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3,300 Year-old Cult Complex in Israel

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posted on Oct, 13 2014 @ 04:24 PM
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originally posted by: ExSmokerYes
a reply to: Krazysh0t

So Christianity is a cult eh ???

You know that popular saying, you are the dumbest smart person ever.


It means basically. You know the price of everything and value of nothing.

What that means is.

You have information but not wisdom, making the information useless.


All religions can be defined as a cult, although the term has come to mean smaller groupings it also applies to the largest too especially in the original context.

Oxford dictionary says:



A system of religious veneration and devotion directed toward a particular figure or object


Origin

Early 17th century (originally denoting homage paid to a divinity): from French culte or Latin cultus 'worship', from cult- 'inhabited, cultivated, worshiped', from the verb colere.




posted on Oct, 14 2014 @ 02:43 PM
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Great find, Canaanite archeology is really interesting.

Hope we find out more about this particular site, and maybe even what's written on that scarab?

Thanks for posting

edit on 14-10-2014 by VelvetSplash because: (no reason given)



posted on Oct, 15 2014 @ 06:35 AM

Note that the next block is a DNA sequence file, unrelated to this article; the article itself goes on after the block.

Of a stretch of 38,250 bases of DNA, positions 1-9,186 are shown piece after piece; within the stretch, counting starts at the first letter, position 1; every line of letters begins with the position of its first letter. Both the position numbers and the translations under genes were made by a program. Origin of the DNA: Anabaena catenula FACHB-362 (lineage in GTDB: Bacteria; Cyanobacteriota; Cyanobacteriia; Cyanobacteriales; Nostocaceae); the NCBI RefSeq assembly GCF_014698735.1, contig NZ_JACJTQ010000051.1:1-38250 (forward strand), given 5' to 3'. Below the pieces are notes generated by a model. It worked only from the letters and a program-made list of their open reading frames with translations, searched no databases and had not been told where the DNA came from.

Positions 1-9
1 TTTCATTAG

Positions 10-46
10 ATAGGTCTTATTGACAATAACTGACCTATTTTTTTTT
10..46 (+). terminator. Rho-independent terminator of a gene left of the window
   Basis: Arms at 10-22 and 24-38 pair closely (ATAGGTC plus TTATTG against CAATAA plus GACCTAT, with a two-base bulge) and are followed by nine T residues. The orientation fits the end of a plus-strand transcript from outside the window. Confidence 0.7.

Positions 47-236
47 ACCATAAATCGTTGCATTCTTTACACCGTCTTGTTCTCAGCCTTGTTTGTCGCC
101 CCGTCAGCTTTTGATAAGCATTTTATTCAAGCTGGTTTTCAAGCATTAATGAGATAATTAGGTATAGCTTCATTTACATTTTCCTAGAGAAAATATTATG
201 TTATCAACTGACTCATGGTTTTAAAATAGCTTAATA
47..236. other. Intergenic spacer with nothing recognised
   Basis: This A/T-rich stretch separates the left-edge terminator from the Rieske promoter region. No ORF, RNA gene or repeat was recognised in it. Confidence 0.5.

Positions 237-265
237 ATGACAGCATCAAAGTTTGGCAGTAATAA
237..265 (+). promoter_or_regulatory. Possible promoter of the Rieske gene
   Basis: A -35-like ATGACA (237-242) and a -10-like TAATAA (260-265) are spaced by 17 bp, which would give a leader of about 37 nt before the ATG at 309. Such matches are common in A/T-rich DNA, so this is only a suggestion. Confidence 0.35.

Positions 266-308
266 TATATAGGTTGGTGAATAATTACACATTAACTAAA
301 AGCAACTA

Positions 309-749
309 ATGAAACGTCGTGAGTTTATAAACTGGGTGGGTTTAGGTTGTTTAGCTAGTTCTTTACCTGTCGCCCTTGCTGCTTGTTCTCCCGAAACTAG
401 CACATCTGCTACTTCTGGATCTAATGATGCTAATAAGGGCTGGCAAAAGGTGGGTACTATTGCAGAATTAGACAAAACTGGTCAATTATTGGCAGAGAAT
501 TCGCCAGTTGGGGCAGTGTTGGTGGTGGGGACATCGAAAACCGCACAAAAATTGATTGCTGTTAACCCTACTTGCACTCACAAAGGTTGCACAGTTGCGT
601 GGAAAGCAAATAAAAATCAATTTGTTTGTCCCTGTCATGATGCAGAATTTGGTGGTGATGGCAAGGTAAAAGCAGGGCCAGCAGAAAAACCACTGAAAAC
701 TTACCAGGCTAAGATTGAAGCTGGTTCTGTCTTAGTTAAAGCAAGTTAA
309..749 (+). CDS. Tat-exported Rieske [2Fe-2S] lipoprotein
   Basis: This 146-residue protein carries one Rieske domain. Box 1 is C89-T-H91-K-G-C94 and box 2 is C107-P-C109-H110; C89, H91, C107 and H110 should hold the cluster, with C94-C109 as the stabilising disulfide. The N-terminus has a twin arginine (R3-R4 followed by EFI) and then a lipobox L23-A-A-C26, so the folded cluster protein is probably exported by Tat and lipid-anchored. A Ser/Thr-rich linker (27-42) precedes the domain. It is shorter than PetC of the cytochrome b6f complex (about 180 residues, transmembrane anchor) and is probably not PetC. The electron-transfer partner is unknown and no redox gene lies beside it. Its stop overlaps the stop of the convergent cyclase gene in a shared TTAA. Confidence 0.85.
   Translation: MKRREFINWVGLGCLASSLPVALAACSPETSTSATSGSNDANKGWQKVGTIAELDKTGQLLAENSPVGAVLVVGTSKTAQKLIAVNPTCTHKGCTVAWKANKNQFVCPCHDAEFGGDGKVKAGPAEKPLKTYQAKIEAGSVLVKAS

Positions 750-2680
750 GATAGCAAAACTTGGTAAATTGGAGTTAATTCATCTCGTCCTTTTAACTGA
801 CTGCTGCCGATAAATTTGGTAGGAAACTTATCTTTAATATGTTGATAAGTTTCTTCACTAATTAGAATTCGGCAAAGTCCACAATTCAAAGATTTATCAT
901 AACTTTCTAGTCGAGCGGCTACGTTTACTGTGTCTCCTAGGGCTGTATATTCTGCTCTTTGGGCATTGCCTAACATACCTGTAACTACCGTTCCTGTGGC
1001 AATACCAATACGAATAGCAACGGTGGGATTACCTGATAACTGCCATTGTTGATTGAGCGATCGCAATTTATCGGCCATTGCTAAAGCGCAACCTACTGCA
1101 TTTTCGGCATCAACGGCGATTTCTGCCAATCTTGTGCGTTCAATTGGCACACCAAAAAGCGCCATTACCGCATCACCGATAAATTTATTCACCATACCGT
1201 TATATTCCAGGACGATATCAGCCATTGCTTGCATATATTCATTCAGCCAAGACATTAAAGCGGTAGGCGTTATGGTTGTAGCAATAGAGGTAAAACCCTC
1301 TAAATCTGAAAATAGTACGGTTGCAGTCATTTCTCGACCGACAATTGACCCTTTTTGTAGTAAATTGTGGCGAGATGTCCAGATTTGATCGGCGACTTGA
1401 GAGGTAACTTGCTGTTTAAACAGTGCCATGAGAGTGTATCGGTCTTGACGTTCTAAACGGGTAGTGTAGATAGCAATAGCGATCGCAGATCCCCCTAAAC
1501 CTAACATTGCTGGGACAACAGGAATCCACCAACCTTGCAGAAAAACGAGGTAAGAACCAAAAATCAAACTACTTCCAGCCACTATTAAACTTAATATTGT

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a reply to: rickymouse

Cult in christian terminology is different than as an "official" term.

wiki: cult


The word "cult" was originally used not to describe a group of religionists, but for the act of worship or religious ceremony. It was first used in the early 17th century, borrowed via the French culte from Latin cultus (worship), from the adjective cultus (inhabited, cultivated, worshiped), derived from the verb colere (care, cultivate).[9]

While the literal sense of the word in English is still in use, a derived sense of "excessive devotion" arose in the 19th century. The terms cult and cultist came to be used in medical literature in the United States in the 1930s for what would now be termed faith healing, especially for the US Holiness movement which experienced a surge of popularity at the time, but extended to other forms of alternative medicine as well.[10]

The concept of "cult" as a sociological classification was introduced in 1932 by American sociologist Howard P. Becker as an expansion of German theologian Ernst Troeltsch's church-sect typology. Troeltsch's aim was to distinguish between three main types of religious behavior: churchly, sectarian and mystical. Becker created four categories out of Troeltsch's first two by splitting church into "ecclesia" and "denomination", and sect into "sect" and "cult".[11] Like Troeltsch's "mystical religion", Becker's cults were small religious groups lacking in organization and emphasizing the private nature of personal beliefs.[12] Later sociological formulations built on these characteristics while placing an additional emphasis on cults as deviant religious groups "deriving their inspiration from outside of the predominant religious culture".[13] This is often thought to lead to a high degree of tension between the group and the more mainstream culture surrounding it, a characteristic shared with religious sects.[14] In this sociological terminology, sects are products of religious schism and therefore maintain a continuity with traditional beliefs and practices, and cults arise spontaneously around novel beliefs and practices.[15]


When an archeologist writes about a cult it is not in the modern christian labeling of a fringe group but of the cultus, the system of any religion.